"Song for a Raggy Boy" is based on the true story of a single teacher's courage to stand up against an untouchable prefect's sadistic disciplinary regime and other abuse in a Catholic Reformatory and Industrial School in 1939 Ireland.
Galway Private Investigator JACK TAYLOR is hired by the daughter of a former inmate of the infamous Magdalen Laundries to find the identity of a former nun, known only as LUCIFER, who was ... See full summary »
Interlocking interviews of 4 women interred in various Magdalene asylums and/or orphanages because of out-of-wedlock pregancies, being sexually assaulted, or just being "too pretty" (believe it or not).
A thoroughly mind provoking film about 3 young women whom, under tragic circumstances see themselves cast away to a Magdalene Asylum for young women in 1964. One of many like institutions, the asylums are run like prisons and young girls are forced to do workhouse laundry and hard labor. The asylum, one of many that existed in Theocratic Catholic Ireland, is for supposedly 'fallen' women. Here, young girls are imprisoned indefinitely and endure agonizing punishments and a long, harsh working system which leaves them physically drained and mentally damaged. As the girls bond together, it soon becomes clear that the only way out of the Magdalene convent is to escape, but with twisted Sister Bridget running the wing, any chances seem limited... Written by
I would give this film 20 out of 10! Excellent acting, nimble direction and very well crafted representations of real-historical events and persons. Eileen Walsh should get a special award for an incredible performance as Crispina - Eileen, you are fantastic! I look forward to more from you! What shook me was the realization that this movie captured the interplay of Dickensian exploitation interwoven with the fascistic barbarity of the church. The laundry was a slave-plantation par excellence as it ground its physically, sexually and emotionally exploited slaves within an atmosphere of sheer terror and self-hatred - we deserve what we get because we are guilty - shame on us - this is what the masters of every plantation on this planet sought to instill in slaves.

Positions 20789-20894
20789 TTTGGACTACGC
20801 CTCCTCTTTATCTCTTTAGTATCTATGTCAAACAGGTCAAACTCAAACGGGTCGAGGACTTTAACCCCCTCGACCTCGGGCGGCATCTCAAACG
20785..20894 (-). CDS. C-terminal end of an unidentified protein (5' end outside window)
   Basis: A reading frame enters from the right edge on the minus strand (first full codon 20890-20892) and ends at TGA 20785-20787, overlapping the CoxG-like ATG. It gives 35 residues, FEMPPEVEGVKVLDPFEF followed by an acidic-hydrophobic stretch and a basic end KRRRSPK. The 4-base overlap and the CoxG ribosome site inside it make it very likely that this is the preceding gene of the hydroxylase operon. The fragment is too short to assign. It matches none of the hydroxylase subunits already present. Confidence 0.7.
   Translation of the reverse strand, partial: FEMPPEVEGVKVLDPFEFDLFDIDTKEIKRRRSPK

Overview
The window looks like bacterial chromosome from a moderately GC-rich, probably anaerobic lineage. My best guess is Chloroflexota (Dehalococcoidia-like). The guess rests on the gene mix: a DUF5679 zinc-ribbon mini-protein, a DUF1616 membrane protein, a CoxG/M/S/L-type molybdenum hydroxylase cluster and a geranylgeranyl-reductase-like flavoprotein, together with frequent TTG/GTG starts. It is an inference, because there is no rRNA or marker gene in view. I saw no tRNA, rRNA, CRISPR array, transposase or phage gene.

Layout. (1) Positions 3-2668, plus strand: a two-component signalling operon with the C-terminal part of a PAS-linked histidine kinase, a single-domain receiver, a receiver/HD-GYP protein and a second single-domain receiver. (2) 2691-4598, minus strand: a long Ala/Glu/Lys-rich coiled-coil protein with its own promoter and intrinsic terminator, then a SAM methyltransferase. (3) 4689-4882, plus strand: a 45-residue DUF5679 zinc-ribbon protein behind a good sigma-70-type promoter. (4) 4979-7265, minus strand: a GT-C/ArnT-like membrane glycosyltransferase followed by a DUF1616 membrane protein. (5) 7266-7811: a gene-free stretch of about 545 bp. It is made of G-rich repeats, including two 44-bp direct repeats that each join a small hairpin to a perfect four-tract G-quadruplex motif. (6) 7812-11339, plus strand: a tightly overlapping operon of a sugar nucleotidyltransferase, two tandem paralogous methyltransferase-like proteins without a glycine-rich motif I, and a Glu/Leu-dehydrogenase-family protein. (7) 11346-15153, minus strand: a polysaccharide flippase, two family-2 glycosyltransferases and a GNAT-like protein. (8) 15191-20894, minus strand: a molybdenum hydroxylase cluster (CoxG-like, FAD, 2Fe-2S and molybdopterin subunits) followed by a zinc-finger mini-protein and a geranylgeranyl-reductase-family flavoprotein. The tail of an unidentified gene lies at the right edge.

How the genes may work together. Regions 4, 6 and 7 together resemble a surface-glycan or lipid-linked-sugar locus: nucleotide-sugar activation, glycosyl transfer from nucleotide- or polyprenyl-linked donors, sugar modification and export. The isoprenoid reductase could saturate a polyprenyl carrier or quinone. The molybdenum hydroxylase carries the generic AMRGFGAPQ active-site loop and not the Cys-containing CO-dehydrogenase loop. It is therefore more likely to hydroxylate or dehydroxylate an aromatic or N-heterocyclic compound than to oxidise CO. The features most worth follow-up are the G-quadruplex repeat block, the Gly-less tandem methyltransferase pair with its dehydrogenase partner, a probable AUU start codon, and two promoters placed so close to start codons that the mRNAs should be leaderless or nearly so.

What I would have liked to see developed further was how this laundry-plantation fit within the wider Irish society - whose clothes were being washed, and what was their relationship to the people who were incarcerated here? Religion's role in the sheer brutalization of its adherents has been evidenced throughout history - no mass religion has brought anything other than terror, subjugation and self-hatred to women - this film proves it beyond doubt! As men, we are beneficiaries of such brutalities to women - and we are like Margaret's brother - who sheepishly mutters some nonsense about waiting to grow up while his sister lived in hell. What pained me most in this film was the terrible scene of uniformed men dragging Crispina out of the dormitory - to her destruction - and here the most painful part was noting that none of the women could shake off their terror to help their sister who cried for help. The scene captured in a brutal moment, the truth that tyranny can only thrive with our collective fear. Religion like other totalitarian ideologies rules by internalized terror.
Enough, go on and watch this movie, its worth every tear you shed, because in the end, you will find that being disturbed makes you recognize the suffering of every Crispina, Margaret, Rose, Bernadette among us.
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